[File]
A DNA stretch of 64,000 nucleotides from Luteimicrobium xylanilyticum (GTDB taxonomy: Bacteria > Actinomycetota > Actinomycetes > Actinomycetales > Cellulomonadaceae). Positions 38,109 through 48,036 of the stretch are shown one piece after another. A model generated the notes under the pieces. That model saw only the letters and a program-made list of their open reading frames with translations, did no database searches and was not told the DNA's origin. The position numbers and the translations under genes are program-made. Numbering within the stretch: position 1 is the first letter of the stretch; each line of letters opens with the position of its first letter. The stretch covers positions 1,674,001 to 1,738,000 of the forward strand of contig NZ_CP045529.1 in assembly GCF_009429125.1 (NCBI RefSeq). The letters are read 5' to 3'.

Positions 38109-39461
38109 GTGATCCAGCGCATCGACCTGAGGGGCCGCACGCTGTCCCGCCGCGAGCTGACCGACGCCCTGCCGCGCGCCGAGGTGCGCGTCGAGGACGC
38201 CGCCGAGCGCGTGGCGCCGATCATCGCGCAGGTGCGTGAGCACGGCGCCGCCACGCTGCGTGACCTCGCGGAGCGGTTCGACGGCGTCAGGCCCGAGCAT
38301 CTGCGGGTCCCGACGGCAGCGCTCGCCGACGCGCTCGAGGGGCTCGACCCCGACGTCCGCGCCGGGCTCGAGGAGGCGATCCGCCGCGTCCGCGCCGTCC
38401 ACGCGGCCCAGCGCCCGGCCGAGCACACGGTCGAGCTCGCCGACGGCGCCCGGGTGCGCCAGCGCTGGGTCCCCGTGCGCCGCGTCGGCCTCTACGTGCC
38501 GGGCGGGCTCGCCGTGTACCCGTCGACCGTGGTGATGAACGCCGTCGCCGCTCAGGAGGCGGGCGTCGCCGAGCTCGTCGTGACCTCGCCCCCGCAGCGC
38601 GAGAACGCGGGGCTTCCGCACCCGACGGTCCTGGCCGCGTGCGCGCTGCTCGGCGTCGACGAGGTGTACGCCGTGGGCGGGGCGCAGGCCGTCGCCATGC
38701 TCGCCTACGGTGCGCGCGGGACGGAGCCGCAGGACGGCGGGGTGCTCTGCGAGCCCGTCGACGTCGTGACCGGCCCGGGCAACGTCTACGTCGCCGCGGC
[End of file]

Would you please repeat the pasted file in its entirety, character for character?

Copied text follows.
A DNA stretch of 64,000 nucleotides from Luteimicrobium xylanilyticum (GTDB taxonomy: Bacteria > Actinomycetota > Actinomycetes > Actinomycetales > Cellulomonadaceae). Positions 38,109 through 48,036 of the stretch are shown one piece after another. A model generated the notes under the pieces. That model saw only the letters and a program-made list of their open reading frames with translations, did no database searches and was not told the DNA's origin. The position numbers and the translations under genes are program-made. Numbering within the stretch: position 1 is the first letter of the stretch; each line of letters opens with the position of its first letter. The stretch covers positions 1,674,001 to 1,738,000 of the forward strand of contig NZ_CP045529.1 in assembly GCF_009429125.1 (NCBI RefSeq). The letters are read 5' to 3'.

Positions 38109-39461
38109 GTGATCCAGCGCATCGACCTGAGGGGCCGCACGCTGTCCCGCCGCGAGCTGACCGACGCCCTGCCGCGCGCCGAGGTGCGCGTCGAGGACGC
38201 CGCCGAGCGCGTGGCGCCGATCATCGCGCAGGTGCGTGAGCACGGCGCCGCCACGCTGCGTGACCTCGCGGAGCGGTTCGACGGCGTCAGGCCCGAGCAT
38301 CTGCGGGTCCCGACGGCAGCGCTCGCCGACGCGCTCGAGGGGCTCGACCCCGACGTCCGCGCCGGGCTCGAGGAGGCGATCCGCCGCGTCCGCGCCGTCC
38401 ACGCGGCCCAGCGCCCGGCCGAGCACACGGTCGAGCTCGCCGACGGCGCCCGGGTGCGCCAGCGCTGGGTCCCCGTGCGCCGCGTCGGCCTCTACGTGCC
38501 GGGCGGGCTCGCCGTGTACCCGTCGACCGTGGTGATGAACGCCGTCGCCGCTCAGGAGGCGGGCGTCGCCGAGCTCGTCGTGACCTCGCCCCCGCAGCGC
38601 GAGAACGCGGGGCTTCCGCACCCGACGGTCCTGGCCGCGTGCGCGCTGCTCGGCGTCGACGAGGTGTACGCCGTGGGCGGGGCGCAGGCCGTCGCCATGC
38701 TCGCCTACGGTGCGCGCGGGACGGAGCCGCAGGACGGCGGGGTGCTCTGCGAGCCCGTCGACGTCGTGACCGGCCCGGGCAACGTCTACGTCGCCGCGGC